Header

UZH-Logo

Maintenance Infos

Vocal learning in the functionally referential food grunts of chimpanzees


Watson, Stuart K; Townsend, Simon W; Schel, Anne M; Wilke, Claudia; Wallace, Emma K; Cheng, Leveda; West, Victoria; Slocombe, Katie E (2015). Vocal learning in the functionally referential food grunts of chimpanzees. Current Biology, 25(4):495-499.

Abstract

One standout feature of human language is our ability to reference external objects and events with socially learned symbols, or words. Exploring the phylogenetic origins of this capacity is therefore key to a comprehensive understanding of the evolution of language. While non-human primates can produce vocalizations that refer to external objects in the environment, it is generally accepted that their acoustic structure is fixed and a product of arousal states [1]. Indeed, it has been argued that the apparent lack of flexible control over the structure of referential vocalizations represents a key discontinuity with language [2]. Here, we demonstrate vocal learning in the acoustic structure of referential food grunts in captive chimpanzees. We found that, following the integration of two groups of adult chimpanzees, the acoustic structure of referential food grunts produced for a specific food converged over 3 years. Acoustic convergence arose independently of preference for the food, and social network analyses indicated this only occurred after strong affiliative relationships were established between the original subgroups. We argue that these data represent the first evidence of non-human animals actively modifying and socially learning the structure of a meaningful referential vocalization from conspecifics. Our findings indicate that primate referential call structure is not simply determined by arousal and that the socially learned nature of referential words in humans likely has ancient evolutionary origins.

Abstract

One standout feature of human language is our ability to reference external objects and events with socially learned symbols, or words. Exploring the phylogenetic origins of this capacity is therefore key to a comprehensive understanding of the evolution of language. While non-human primates can produce vocalizations that refer to external objects in the environment, it is generally accepted that their acoustic structure is fixed and a product of arousal states [1]. Indeed, it has been argued that the apparent lack of flexible control over the structure of referential vocalizations represents a key discontinuity with language [2]. Here, we demonstrate vocal learning in the acoustic structure of referential food grunts in captive chimpanzees. We found that, following the integration of two groups of adult chimpanzees, the acoustic structure of referential food grunts produced for a specific food converged over 3 years. Acoustic convergence arose independently of preference for the food, and social network analyses indicated this only occurred after strong affiliative relationships were established between the original subgroups. We argue that these data represent the first evidence of non-human animals actively modifying and socially learning the structure of a meaningful referential vocalization from conspecifics. Our findings indicate that primate referential call structure is not simply determined by arousal and that the socially learned nature of referential words in humans likely has ancient evolutionary origins.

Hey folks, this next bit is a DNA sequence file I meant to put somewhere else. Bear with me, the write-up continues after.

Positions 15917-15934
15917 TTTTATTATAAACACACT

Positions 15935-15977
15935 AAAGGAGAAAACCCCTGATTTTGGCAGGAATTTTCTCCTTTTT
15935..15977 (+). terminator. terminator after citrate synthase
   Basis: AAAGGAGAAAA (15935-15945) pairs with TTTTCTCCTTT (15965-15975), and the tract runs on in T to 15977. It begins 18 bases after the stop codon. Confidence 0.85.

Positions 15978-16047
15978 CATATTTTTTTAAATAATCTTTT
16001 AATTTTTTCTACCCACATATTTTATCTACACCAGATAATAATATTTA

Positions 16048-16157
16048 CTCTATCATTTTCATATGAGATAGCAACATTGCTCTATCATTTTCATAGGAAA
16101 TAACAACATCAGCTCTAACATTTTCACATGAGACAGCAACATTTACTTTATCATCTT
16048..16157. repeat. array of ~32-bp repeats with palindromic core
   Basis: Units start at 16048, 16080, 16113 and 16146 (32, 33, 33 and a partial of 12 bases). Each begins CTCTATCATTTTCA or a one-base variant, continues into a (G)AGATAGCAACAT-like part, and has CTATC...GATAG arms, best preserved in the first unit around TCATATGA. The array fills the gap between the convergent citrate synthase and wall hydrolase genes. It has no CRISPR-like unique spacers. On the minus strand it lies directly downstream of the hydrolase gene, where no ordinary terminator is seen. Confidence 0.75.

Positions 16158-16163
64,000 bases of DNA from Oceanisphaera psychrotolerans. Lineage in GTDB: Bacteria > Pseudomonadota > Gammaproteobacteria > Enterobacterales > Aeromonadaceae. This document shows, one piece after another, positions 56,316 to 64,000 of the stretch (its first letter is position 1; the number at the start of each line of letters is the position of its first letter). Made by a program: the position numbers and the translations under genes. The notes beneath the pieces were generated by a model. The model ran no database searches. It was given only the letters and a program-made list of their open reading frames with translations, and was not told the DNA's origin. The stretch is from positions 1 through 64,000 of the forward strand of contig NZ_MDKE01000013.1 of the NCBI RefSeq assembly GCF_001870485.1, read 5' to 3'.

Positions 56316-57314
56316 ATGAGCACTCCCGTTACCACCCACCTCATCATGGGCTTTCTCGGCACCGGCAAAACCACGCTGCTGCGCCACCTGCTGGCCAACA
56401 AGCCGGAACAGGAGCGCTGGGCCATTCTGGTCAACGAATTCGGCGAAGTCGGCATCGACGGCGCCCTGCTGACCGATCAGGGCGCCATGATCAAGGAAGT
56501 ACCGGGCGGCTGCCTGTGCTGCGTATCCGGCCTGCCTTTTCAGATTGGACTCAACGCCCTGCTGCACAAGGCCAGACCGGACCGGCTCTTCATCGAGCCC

Statistics

Citations

42 citations in Web of Science®
38 citations in Scopus®
Google Scholar™

Altmetrics

Downloads

4 downloads since deposited on 31 Dec 2015
0 downloads since 12 months
Detailed statistics

Additional indexing

Item Type:Journal Article, refereed, original work
Communities & Collections:07 Faculty of Science > Institute of Evolutionary Biology and Environmental Studies
Dewey Decimal Classification:570 Life sciences; biology
590 Animals (Zoology)
Language:English
Date:16 February 2015
Deposited On:31 Dec 2015 07:09
Last Modified:08 Dec 2017 16:30
Publisher:Cell Press (Elsevier)
ISSN:0960-9822
Free access at:Publisher DOI. An embargo period may apply.
Publisher DOI:https://doi.org/10.1016/j.cub.2014.12.032

Download